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questioning my resolve to keep grooming... feeling burned-out...

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  • questioning my resolve to keep grooming... feeling burned-out...

    I've been a professional groomer (dogs and cats) for 15 years. I've had my own shop based out of my basement for 8 years. It's always been a low-volume salon, which has been fine, so far. When I'm not grooming, I'm looking after my toddler, and my 6 year old (who is high-functioning autistic), when he gets home from school. I get very little time to myself, and I feel like I'm burning out. I've always loved being a groomer, but it feels like it's losing its luster.

    I should take a vacation, but I feel tied down with the daily routine. Grooming's starting to pick up, and my son's not done with school yet. I can't take a vacay without the kids... my husband also runs a retail shop from home, too, and can't afford to take vacation time either. Finances are (always have been) tight.

    What's been the average number of years other people here have made grooming their career? How did you battle burn-out?

    At this point, I'm wondering if I should see about hiring an experienced groomer to take over for me during the week (I'd still take request grooms), and help bring in more business, so that I can devote myself to being a full-time mom...

    Insights? I took a vacation (with the kids, and my mom) for the first time in at least 4 years last summer. 2 weeks of mix between relaxation and stress... As much as I enjoyed the sun, sand and beach time, 2 weeks was too long to take a vacation with young kids. Even my mom was starting to look forward to heading home! lol

  • #2
    Don't you need the money from the grooming, since you say money is tight?
    Can you get a job outside the home at a salon for part of the day, just to get a break from being home, or is that not a possibility?
    Burnout is a real thing, but if grooming is starting to pick up, isn't this the time to be getting more into it, not less? Then you can make enough to afford a real vacation and maybe hire a child care helper for a couple of hours to allow you some time to pursue a hobby or do sports or something.

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    • #3
      If you hire another groomer there won't be much $ for you leftover and you said money is tight, so that doesn't sound right. If 2 weeks is too long to vacation why not take 3 or 4 day weekends 4 times a year?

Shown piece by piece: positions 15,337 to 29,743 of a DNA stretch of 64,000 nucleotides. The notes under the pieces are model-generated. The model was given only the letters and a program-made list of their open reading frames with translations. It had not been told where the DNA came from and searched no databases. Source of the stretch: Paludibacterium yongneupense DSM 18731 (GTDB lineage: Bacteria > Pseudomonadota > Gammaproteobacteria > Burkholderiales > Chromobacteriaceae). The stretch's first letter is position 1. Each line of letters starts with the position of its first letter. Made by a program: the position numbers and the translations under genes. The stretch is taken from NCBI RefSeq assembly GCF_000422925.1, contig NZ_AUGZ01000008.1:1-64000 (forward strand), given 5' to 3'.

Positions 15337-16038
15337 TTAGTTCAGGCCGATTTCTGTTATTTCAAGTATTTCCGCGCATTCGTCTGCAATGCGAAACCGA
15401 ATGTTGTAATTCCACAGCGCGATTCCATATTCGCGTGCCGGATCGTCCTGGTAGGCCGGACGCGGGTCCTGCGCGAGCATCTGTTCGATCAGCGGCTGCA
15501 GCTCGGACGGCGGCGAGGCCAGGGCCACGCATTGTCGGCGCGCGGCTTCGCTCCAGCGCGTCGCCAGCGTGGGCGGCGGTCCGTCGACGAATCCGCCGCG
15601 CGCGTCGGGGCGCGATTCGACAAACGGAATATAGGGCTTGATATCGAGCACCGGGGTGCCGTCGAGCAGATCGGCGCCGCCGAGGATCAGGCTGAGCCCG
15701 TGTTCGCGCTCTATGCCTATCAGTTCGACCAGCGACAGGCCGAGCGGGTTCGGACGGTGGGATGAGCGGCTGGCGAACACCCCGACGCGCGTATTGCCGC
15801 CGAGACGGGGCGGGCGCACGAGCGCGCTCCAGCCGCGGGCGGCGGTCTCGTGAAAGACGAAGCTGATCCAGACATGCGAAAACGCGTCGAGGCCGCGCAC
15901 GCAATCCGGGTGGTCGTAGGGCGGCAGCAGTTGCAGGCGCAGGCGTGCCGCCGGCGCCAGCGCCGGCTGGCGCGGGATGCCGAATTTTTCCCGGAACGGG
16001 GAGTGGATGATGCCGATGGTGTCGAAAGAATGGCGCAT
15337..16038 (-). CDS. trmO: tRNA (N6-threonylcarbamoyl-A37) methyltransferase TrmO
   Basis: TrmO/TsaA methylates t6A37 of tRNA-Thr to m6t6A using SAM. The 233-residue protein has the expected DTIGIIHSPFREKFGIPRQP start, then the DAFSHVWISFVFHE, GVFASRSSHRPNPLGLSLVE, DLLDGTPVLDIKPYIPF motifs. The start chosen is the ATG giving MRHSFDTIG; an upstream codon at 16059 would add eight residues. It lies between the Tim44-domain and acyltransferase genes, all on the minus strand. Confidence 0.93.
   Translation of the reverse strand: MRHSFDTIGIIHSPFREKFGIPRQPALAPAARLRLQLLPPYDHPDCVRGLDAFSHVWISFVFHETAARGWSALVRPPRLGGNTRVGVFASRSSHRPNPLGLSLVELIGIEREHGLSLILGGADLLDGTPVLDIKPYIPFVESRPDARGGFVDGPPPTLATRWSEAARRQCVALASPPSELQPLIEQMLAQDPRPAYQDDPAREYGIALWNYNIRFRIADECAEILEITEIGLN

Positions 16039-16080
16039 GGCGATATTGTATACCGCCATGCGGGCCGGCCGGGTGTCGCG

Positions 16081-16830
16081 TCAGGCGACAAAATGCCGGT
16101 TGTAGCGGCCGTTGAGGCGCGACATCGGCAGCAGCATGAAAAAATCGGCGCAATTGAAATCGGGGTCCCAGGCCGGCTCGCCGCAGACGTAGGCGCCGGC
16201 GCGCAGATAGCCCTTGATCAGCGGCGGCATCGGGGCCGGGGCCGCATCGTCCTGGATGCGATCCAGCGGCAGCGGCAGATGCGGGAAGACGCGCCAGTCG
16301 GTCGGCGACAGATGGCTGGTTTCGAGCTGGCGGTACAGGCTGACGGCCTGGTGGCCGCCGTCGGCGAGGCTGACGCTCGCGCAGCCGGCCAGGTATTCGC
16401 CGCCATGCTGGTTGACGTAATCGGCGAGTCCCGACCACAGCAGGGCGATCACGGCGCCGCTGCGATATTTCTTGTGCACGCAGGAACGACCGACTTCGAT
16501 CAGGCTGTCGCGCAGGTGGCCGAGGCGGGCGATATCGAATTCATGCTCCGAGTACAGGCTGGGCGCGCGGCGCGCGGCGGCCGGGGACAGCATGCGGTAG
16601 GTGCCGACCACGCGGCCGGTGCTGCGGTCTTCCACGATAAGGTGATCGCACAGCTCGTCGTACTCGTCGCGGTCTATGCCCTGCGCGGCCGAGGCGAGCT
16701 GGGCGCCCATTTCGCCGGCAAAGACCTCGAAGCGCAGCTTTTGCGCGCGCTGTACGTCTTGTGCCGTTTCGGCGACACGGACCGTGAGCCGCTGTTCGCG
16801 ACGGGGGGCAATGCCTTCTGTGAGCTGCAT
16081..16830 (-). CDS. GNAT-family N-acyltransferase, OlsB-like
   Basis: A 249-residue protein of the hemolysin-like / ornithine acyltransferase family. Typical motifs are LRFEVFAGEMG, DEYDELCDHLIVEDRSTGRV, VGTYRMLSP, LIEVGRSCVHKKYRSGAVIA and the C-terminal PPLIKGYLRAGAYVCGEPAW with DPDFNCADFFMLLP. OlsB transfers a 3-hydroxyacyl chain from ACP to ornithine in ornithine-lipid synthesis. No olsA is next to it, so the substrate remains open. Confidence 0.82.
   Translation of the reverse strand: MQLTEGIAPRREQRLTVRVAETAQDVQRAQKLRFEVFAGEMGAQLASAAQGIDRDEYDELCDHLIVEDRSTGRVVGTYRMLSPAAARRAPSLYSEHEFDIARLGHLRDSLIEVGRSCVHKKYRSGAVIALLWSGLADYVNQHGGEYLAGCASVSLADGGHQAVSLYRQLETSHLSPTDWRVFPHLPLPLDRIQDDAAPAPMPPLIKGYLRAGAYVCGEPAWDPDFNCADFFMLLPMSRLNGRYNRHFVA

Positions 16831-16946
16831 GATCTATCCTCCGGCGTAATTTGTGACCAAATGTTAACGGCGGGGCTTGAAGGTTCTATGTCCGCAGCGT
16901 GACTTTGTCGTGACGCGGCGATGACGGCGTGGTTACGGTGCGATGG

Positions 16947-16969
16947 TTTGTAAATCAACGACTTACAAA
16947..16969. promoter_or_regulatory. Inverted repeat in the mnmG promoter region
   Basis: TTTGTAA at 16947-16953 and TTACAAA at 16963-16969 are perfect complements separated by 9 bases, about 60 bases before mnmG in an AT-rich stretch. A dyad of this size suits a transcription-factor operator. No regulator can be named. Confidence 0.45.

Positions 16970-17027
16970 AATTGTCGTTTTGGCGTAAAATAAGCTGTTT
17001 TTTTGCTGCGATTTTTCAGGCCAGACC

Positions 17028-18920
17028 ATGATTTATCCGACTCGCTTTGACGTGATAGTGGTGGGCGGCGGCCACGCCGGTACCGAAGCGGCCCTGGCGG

You probably don't get the correct light working in a basement. I would definitely have my Vitamin D levels checked, I AM SERIOUS. When low you are describing the same feelings symptoms. You should purchase one of these or similar... http://www.staples.com/Verilux-Happy...FQaUfgodd4wCOg If you are a Costco member they have models at great prices.

      Make sure your lunch includes 20 minutes of real natural light on your face which stimulates Vit D production. Basements can also collect radon, I would have that checked too. I wish you could have a light airy sunny room to groom in instead of basement. It makes a difference.

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      • #4
        I also have a 6 year old ASD kid. I've thought about grooming from home but I think I'd go out of my mind. I work at a salon (as an employee) among other groomers with kids and family. Work is separate from home life. I need that. When I leave work at the end of the day, I can focus on home and family.




        Sent from my iPad using Tapatalk

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        • #5
          I can see Bluedog's point and if you cannot do that all the time, perhaps you can do your business at home 2 or 3 days a week, but get out and work part time outside.

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          • #6
            Since I am definitely NOT a "kid person", THAT would be the stress point for me! And from reading about the 2 week kiddie "vacation", that may be part of your stress problems as well. You mentioned you always loved grooming in the past (I am sure this is pre kid years), so the combination of trying to handle both all the time is the main problem. As Emma said, since grooming is picking up for the summer, maybe have a slight price increase and hire a child care helper or daycare for the toddler to relieve some of the pressures during the day, then spend the evening with the kiddos and hubby after grooming is finished. For me that would be better than a 24/7 "vacay" with kids that young.

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            • #7
              Brilliant reply! I couldn't agree more!
              thh20, YOU'VE got a lot on your shoulders. Duh, right? Well, sometimes hearing someone else say it to you makes it easier to realize why you feel like you want to pull the covers over your head and disappear for awhile.